Project Map
Fire TowerPortertown Widening

Study Area Map

Project Fast Facts
  • Status: Projects Under Development
  • County: Pitt
  • Type of Project: Widening
  • STIP Number: U-5870, U-5785
  • Estimated Cost: $23.8 million (U-5870); $6.2 million (U-5785)
  • Property Acquisition Start: Summer 2018
  • Start Date: 2019
Video

July 2017 Project Visualization

Fire TowerPortertown Widening

Project Overview and Purpose

The N.C. Department of Transportation proposes widening a 2.8-mile stretch of Fire Tower Road and Portertown Road in Greenville. This project includes improvements to the Charles Boulevard/ Fire Tower Road intersection and Arlington Boulevard/Fire Tower Road intersection, and the street network surrounding these intersections. Proposed work is expected to improve traffic flow, reduce congestion, reduce crashes and create greater connectivity.

For funding purposes, the overall project is made up of two projects:

  • Project U-5785, which involves widening a 0.6-mile stretch of Fire Tower Road between Charles Boulevard (N.C. 143) and 14th Street.
  • Project U-5870, which involves widening Fire Tower Road to Portertown Road and widening Portertown Road to 10th Street (N.C. 33), a distance of 2.2 miles.

Project Highlights

Proposed work would involve widening Fire Tower Road between Charles Boulevard and Portertown Road and widening Portertown Road – between Fire Tower Road and 10th Street – from two to four lanes and installing a raised median.

Other work includes:

  • Bicycle and pedestrian improvements
  • Widening the existing roundabout at Fire Tower and Portertown roads from one circulating lane to two circulating lanes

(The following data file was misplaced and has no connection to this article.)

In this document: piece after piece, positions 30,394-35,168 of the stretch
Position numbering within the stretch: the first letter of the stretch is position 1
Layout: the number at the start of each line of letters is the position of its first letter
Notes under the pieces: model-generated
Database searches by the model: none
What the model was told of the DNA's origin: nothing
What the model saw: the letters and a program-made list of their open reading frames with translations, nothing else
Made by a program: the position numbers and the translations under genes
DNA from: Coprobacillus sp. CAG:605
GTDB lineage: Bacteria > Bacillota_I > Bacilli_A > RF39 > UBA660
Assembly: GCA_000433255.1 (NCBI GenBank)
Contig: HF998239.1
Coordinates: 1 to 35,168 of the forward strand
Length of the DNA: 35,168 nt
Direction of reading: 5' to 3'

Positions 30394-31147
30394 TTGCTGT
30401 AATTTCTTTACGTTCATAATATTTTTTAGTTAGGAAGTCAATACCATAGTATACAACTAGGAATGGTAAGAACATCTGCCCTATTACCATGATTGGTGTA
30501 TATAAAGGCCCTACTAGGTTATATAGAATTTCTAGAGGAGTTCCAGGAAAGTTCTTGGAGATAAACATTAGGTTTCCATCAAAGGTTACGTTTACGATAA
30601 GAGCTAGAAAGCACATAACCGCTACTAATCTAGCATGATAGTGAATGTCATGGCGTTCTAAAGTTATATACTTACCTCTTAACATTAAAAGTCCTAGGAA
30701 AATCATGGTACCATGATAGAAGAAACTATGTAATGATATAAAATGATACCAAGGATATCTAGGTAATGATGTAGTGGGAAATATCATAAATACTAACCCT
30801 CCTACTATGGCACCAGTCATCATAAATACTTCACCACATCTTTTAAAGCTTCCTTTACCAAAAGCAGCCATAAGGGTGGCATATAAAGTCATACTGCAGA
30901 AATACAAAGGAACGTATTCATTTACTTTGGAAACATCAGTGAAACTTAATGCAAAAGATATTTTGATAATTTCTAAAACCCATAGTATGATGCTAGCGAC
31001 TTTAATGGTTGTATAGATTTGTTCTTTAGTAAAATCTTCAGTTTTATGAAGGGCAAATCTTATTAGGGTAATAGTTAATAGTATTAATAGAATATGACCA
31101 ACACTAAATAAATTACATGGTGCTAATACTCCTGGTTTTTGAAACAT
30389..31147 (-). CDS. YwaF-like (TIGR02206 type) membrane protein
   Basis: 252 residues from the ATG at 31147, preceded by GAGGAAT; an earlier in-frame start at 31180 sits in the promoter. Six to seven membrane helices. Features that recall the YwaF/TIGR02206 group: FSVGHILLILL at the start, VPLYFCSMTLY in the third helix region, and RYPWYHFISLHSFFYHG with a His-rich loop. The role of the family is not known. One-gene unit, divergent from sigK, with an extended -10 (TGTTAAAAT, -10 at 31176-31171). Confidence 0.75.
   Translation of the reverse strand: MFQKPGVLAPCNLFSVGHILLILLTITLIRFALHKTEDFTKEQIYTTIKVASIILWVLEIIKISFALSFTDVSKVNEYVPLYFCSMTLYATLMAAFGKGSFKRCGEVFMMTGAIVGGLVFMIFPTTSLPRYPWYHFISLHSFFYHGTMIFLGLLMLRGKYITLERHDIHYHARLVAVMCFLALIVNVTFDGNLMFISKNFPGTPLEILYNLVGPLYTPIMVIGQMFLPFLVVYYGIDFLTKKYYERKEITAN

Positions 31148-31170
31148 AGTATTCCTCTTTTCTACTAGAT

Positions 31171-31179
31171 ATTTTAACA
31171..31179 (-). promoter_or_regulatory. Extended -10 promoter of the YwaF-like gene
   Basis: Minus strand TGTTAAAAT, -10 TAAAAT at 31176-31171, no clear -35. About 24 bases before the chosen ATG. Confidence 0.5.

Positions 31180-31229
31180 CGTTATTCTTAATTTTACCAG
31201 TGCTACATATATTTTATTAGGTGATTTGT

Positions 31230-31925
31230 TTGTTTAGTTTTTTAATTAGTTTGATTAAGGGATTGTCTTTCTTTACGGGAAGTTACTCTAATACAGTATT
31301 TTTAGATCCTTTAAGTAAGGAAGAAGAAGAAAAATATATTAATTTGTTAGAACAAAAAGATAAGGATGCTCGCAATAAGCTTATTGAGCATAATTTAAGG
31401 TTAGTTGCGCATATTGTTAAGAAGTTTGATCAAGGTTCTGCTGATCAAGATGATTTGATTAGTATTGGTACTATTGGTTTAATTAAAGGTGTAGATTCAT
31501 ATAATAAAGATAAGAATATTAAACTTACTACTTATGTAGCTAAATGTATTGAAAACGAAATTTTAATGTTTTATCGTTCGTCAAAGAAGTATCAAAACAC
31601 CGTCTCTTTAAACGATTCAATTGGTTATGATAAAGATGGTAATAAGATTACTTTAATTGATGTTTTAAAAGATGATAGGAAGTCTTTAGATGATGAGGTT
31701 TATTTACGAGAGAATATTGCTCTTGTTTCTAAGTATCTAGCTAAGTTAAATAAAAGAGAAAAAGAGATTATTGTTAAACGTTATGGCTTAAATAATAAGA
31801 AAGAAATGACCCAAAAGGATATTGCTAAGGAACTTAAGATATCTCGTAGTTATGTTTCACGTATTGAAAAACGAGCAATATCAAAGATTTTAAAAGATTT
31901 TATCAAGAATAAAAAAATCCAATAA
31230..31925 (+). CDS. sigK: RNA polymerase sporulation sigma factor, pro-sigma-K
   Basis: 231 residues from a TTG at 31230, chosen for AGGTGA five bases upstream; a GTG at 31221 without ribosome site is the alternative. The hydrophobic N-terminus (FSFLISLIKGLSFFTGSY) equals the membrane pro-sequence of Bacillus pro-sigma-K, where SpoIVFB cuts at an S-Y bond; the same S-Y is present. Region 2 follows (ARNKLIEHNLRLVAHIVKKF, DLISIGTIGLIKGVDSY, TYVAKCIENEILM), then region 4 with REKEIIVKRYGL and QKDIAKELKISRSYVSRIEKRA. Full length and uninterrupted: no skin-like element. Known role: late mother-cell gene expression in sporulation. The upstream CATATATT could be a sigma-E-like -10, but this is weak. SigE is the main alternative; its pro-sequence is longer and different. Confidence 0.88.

• Building a roundabout with two circulating lanes at the intersection of Portertown and Eastern Pines roads
  • Upgrading the Carolina Coastal Railroad crossing on Portertown Road with new gates and signals
  • Reconfiguring the existing bridge over Hardee Creek for eastbound traffic and adding a second bridge for westbound traffic

Project History

Response to Written Comments

In February 2018, the N.C. Department of Transportation released responses to written questions and comments received in summer 2017 following a July 31, 2017 public meeting about the proposed widening of Fire Tower and Portertown roads.

Project Design Refinements

Through January 2018, NCDOT and the consultant project team continued to refine project designs in response to public input received as a result of the July 2017 public meeting as well as information gained from additional studies, including traffic and noise analysis.

An environmental document detailing the studies is scheduled to be completed late spring 2018.

Response to Written Public Comments

In January 2017, NCDOT released responses to written questions and comments received during a fall 2016 public meeting and comment period about the proposed widening of Fire Tower and Portertown roads.

Geotechnical Investigations Conducted

In October 2016, Engineering Consulting Services, a consultant for NCDOT, conducted geotechnical investigations along the Fire Tower Road and Portertown Road corridor in October 2016. The information gathered is being used to evaluate soils for their potential suitability for pavement, retaining walls and other structures for this project.

Project Timeline

Milestone Dates*
Public meeting Sept. 22, 2016
Public meeting July 31, 2017
Environmental document released Spring 2018
Right of way acquisition begins Summer 2018
Construction begins 2019

* Future dates are preliminary and subject to change

Project Documents

July 31, 2017 Public Meeting Materials

Sept. 22, 2016 Public Meeting Materials

Contact Information

Maria Rogerson, P.E. Project Manager NCDOT Division 2 (252) 439-2830 Send a message P.O. Box 1587 Greenville, NC 27835-1587
Dwayne Alligood, P.E. Consultant Project Manager Vaughn & Melton (252) 229-4506 Send a message 3115 Trent Road New Bern, NC 28562

Resources for Local Property Owners

Although the N.C. Department of Transportation works to minimize the number of homes and businesses displaced by a road project, it is inevitable, in many cases, that a certain amount of private property is needed. The following information explains right of way acquisition and answers questions about the process.